Using an NYC shared office space needs to be approached with care and testing out a space can help you to make the best decision possible.
An NYC shared office space typically brings about the thoughts of a nice and well kept office space.
Will you get…
- …a commercial office building with a fancy lobby? Good chance.
- …nicely appointed reception and conference rooms? More than likely.
- …accommodating staff? You bet.
- …a fancy coffee maker with color LED lights and foaming milk? Absolutely.
- …a collaborative work environment that adds real value to your practice (like referral or co-counsel opportunities)? Huh? Not a chance.
NYC shared office space typically comes with a high level of benefits. The benefit with the most value is the potential to collaborate with the people in your office. Having like-minded professionals around makes referral potential skyrocket because it is easier to have those individuals in the office, even if you’re not associated with the same firm.
An NYC shared office space needs to be looked at as a way to attract business.
In comparison to an attorney profit ranking, your office space should be like a junior associate for productivity. In your first year of renting an office space, you should expect to earn enough to cover the value of your office.
How is this made possible? It’s can be made a reality by referrals within the office and opportunities beyond the space. Expecting more than just being able to cover rent is a recipe for disappointment.
Management helps to foster a collaborative environment.
For this concept to occur as naturally as possible, there must be a set tone of harmony. This means the office culture has to be collegial.
Management should always be the one to set the tone of the office environment. In an NYC shared office space like Law Firm Suites, interaction is often encouraged and facilitated by the office staff. As soon as it is exemplified by the staff, tenants will likely follow.
Although Law Firm Suites encourages this type of interaction, it is often common for many shared office spaces to have an environment similar to residential highrise building. No one really talks to each other and even though you may have lived in this beautiful space for many years, you may have never met your neighbors. This is common and completely acceptable.
An executive office center, especially one in New York, can mimic the apartment dwelling environment. Tenants might converse with the receptionist from time-to-time just like they do with the doorman of their building; however, when it comes to other tenants, conversation might be ignored and you’ll find many people just walking directly to their office and closing the door in solitude.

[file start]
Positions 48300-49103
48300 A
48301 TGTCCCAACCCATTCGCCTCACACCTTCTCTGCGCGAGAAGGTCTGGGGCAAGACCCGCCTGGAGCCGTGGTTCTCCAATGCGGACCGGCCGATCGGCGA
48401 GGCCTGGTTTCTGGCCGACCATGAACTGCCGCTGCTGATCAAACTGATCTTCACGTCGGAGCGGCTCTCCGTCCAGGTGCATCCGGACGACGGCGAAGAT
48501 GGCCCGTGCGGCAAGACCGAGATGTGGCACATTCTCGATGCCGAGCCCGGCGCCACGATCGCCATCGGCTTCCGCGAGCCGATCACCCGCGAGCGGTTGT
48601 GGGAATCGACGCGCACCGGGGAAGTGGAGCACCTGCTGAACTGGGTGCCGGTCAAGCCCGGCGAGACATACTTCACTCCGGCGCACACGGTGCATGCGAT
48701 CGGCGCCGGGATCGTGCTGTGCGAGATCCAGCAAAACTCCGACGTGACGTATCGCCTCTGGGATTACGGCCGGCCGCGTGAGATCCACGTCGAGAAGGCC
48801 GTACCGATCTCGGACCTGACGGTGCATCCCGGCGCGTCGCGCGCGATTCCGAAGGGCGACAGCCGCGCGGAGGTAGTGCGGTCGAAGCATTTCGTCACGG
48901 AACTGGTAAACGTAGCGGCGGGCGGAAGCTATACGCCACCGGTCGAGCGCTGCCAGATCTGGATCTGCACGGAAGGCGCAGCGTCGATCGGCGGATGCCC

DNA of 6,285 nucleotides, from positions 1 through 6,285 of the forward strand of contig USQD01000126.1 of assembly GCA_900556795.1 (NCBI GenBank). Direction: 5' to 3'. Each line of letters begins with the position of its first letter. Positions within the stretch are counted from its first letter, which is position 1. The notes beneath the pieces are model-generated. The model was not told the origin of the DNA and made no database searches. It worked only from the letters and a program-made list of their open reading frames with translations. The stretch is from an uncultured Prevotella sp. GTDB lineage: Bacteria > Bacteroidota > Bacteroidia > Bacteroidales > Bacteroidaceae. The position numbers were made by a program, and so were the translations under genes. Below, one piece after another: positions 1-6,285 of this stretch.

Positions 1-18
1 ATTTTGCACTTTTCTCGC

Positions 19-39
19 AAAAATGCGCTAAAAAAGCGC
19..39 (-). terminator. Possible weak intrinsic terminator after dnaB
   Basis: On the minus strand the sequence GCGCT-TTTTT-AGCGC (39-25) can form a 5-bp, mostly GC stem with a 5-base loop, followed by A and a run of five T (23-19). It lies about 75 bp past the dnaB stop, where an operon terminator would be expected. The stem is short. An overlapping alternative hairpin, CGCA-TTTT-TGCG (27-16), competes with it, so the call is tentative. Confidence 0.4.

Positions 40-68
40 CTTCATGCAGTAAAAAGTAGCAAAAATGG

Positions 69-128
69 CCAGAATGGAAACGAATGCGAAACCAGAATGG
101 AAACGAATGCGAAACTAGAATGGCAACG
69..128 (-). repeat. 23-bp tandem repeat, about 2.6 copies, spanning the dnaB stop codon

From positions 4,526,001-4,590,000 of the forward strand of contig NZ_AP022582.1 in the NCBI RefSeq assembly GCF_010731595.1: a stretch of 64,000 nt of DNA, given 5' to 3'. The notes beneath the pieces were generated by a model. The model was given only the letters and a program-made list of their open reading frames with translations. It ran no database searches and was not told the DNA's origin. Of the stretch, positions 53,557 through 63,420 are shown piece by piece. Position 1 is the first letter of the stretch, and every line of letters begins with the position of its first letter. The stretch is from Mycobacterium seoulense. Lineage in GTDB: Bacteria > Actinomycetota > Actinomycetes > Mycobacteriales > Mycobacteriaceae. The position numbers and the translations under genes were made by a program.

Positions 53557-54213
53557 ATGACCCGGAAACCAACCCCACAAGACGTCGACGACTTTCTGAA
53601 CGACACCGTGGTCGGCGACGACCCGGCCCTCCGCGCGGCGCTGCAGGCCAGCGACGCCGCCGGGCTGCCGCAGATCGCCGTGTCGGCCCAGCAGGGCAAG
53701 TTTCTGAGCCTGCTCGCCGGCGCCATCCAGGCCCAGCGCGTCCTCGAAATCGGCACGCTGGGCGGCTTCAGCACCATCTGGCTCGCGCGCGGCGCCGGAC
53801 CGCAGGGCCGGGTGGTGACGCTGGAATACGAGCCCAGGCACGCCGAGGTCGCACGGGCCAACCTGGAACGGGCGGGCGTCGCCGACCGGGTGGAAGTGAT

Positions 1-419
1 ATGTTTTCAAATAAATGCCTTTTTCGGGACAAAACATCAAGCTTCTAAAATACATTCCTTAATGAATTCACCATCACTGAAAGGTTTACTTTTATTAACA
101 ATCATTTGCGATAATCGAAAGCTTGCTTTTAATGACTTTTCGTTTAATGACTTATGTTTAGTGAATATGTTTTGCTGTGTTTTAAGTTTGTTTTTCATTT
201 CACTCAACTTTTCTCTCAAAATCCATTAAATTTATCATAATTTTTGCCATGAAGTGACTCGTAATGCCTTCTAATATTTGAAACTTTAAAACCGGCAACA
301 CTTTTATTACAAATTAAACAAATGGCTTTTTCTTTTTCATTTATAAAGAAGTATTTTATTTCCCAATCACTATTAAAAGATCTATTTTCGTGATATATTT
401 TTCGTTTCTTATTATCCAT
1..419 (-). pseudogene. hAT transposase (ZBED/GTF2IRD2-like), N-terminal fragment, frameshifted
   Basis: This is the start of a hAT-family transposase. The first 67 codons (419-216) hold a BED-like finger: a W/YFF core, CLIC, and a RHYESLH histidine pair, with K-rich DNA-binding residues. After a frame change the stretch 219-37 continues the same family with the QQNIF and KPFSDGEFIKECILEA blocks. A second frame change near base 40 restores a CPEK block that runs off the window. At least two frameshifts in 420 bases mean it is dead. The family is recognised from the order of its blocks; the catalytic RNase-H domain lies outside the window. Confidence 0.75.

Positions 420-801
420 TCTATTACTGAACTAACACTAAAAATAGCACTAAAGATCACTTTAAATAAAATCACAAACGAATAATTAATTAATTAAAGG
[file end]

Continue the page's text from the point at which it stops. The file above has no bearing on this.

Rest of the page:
Having little to no interaction means less of an opportunity for collaboration or referral exchange. Little interaction might work fine in an apartment building, but in an office space where you’re doing business, interaction is necessary to keep your business flourishing.
Executive office space staff generally do a great job of getting to know each client. They just do a lousy job of getting clients to know each other.
Being lonely as an attorney will always register as negative because it is indicative of lost potential that passes you by as you don’t interact.
Give the office a test run before renting!!
“Day offices” are common in the executive suite industry. Basically, the description is in the title. You rent these offices by the day or even half a day.Spaces like Law Firm Suites do this for law firms should the space be available, and it is a great way to have an office to meet or do work without the commitment.
When first using a day office program, ask if the center will allow you to use at least one day for free to get a feel for the space. Also, find out from the site manager when the most activity takes place during the week.
Show on that day with your laptop. Do a little work, but mostly schmooze. Ask the manager to introduce you to some of the lawyers in the office. If it can be arranged, see if there are any lawyers who could be potential referral partners and see if they would want to meet for lunch with you.
Interact with as many tenants as possible, but be sure to target professionals who may have the same type of clientele you have or desire to have.
Finally, get a feel for the energy in the space. Is it collegial? too noisy? too quiet? do people interact with each other? does it have a vibe similar to a hotel?
These are all important things to consider when trying out an executive office center.